By an overwhelming vote of 34-0, the Massachusetts State Senate voted on January 12 to grant victims of domestic violence up to 15 days of annual leave. The bill is not yet law as it must be approved by the state’s house of representatives and then signed by Governor Deval Patrick. Given the lack of dissent in the Senate, however – one brave Senator did vote “present” in apparent protest, a move that suggests opposition in the House will be hard to come by — the law seems likely to be enacted sometime soon.
In its current form, the domestic violence leave law would apply only to companies with 50 or more employees. This is the same size threshold as applies to the Family and Medical Leave Act (FMLA), a federal law that grants workers up to 12 weeks of leave annually and applies to things like child birth, adoption, and medical conditions. The 15 days of leave for domestic violence victims would be in addition to FMLA’s 60. It could be used to obtain medical attention or counseling, appear at legal proceedings, meet with law enforcement officials, or ”address other issues directly related to the abusive behavior against the employee or family member of the employee.” Any of these provisions or others in the Senate’s bill could be amended after consideration by the House of Representatives.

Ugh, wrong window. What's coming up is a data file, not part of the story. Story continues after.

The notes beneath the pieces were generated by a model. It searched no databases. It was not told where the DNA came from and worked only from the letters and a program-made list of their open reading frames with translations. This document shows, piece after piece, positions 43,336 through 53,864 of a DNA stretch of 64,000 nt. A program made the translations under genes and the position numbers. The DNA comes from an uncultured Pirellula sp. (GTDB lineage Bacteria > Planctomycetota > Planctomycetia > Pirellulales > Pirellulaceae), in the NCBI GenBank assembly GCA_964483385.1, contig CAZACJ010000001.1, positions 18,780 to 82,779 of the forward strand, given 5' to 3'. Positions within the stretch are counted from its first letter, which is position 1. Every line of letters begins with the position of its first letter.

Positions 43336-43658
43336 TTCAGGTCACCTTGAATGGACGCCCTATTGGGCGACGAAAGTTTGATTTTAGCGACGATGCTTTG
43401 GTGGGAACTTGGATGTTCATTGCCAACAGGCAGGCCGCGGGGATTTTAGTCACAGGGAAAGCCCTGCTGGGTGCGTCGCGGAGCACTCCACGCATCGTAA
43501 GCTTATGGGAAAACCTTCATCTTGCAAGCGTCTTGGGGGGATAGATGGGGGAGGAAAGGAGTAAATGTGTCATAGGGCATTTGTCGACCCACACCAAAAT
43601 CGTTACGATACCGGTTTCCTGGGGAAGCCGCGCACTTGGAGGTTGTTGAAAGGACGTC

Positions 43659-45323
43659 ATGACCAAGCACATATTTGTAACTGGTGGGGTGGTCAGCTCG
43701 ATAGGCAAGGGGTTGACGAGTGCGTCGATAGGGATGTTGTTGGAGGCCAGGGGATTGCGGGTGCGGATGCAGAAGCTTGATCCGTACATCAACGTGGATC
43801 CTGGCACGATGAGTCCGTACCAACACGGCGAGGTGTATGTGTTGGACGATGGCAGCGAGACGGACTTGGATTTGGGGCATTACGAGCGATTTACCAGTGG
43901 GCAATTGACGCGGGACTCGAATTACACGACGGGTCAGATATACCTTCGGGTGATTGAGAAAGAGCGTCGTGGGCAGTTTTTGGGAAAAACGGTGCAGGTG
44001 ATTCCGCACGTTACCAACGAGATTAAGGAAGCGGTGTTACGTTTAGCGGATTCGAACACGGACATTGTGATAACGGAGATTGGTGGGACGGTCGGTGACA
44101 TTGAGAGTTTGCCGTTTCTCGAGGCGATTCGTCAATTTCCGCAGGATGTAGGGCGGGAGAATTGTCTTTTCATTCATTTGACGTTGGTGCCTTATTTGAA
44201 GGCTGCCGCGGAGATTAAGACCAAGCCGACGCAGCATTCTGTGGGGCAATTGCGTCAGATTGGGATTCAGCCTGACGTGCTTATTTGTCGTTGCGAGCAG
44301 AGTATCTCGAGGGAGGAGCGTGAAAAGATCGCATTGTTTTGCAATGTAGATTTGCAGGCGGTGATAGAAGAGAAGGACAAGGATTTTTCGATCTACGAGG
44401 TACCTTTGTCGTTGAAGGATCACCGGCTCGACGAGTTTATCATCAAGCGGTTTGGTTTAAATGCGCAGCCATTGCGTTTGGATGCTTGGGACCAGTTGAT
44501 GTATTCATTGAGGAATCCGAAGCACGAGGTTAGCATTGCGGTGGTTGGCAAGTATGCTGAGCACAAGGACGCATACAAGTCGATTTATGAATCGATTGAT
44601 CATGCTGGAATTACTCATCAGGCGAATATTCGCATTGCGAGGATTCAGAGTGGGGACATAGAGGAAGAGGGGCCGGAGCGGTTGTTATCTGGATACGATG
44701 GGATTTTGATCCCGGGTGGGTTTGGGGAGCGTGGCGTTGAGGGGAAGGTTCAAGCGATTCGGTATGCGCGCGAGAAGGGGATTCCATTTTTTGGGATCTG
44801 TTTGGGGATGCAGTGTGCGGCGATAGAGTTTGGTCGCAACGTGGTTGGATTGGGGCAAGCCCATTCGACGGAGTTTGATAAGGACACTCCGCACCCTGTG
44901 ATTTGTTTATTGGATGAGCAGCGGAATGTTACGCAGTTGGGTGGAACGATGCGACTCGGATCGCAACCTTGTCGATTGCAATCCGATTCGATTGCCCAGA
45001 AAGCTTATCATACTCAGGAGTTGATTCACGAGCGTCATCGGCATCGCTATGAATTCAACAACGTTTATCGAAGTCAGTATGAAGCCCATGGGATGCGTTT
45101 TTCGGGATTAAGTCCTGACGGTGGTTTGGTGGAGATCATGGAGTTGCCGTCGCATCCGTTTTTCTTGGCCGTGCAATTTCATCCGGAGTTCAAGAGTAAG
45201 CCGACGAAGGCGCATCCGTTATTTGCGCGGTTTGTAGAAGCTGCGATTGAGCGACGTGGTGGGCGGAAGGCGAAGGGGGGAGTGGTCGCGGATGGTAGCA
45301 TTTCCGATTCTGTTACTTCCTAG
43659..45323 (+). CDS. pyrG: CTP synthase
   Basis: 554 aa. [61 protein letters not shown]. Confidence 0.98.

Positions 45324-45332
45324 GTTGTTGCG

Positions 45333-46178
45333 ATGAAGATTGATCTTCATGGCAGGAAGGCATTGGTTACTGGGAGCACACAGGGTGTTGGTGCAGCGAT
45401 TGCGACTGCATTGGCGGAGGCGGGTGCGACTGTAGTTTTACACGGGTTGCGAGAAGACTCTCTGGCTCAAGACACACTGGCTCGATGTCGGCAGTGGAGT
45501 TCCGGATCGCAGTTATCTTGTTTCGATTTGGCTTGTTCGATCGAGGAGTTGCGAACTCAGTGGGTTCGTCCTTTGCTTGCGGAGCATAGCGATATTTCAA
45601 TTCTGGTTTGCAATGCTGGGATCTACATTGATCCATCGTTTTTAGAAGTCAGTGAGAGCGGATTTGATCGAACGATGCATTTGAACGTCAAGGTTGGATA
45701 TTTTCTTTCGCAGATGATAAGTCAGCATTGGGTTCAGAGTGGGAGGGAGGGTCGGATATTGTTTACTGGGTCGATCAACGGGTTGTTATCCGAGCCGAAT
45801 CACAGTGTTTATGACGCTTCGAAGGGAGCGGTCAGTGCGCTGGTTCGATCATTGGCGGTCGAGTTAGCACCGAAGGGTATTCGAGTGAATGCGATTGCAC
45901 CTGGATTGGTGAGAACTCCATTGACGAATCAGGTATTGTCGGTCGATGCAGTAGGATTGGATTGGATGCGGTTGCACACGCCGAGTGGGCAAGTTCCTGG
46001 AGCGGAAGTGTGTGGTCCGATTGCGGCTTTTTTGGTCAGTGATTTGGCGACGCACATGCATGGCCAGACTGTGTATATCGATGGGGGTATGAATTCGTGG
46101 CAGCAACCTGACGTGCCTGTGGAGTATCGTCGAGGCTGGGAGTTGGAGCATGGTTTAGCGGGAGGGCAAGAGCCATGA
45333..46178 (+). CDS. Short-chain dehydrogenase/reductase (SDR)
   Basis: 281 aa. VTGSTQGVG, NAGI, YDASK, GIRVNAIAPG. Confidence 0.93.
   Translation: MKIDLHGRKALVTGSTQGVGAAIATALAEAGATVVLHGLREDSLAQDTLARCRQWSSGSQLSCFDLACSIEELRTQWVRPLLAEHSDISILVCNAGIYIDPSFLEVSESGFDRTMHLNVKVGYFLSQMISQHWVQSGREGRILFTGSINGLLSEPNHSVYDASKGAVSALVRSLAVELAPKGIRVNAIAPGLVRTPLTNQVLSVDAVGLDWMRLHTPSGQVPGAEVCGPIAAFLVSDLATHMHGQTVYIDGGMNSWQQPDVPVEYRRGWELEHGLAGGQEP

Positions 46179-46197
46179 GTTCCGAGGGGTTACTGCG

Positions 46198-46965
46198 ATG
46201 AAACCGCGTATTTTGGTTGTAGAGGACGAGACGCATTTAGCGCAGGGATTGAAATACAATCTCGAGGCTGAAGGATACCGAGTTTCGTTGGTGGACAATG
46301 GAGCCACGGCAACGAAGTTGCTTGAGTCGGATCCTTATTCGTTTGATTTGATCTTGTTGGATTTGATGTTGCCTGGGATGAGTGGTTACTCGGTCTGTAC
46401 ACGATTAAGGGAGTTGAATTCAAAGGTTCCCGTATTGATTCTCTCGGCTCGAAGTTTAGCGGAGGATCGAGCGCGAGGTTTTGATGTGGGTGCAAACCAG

In any form, the law is bound to raise concerns among large employers and business advocacy groups. Massachusetts already imposes a variety of restrictions on the ways employers treat their workers, and the domestic violence bill may be viewed as piling on. Still, the idea comes in response to a real need, and few would argue against the idea of helping victims, at least conceptually. Indeed, victims of domestic violence and their advocates might also be unhappy with the Senate bill, which clearly will fail to reach the many domestic violence victims who work for small Massachusetts companies. In any event, Massachusetts would not be the first state to grant work leave rights to domestic violence victims. Already, laws in California, Connecticut, Florida and other states grant job protections in this area. Some form of leave law certainly seems appropriate for the Commonwealth now and, with any luck, the legislature will strike a proper balance for our state.